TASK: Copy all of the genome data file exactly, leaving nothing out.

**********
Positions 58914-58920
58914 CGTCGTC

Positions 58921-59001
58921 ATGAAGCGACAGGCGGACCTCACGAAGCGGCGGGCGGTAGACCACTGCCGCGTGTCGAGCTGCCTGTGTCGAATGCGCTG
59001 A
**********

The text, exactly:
Positions 58914-58920
58914 CGTCGTC

Positions 58921-59001
58921 ATGAAGCGACAGGCGGACCTCACGAAGCGGCGGGCGGTAGACCACTGCCGCGTGTCGAGCTGCCTGTGTCGAATGCGCTG
59001 A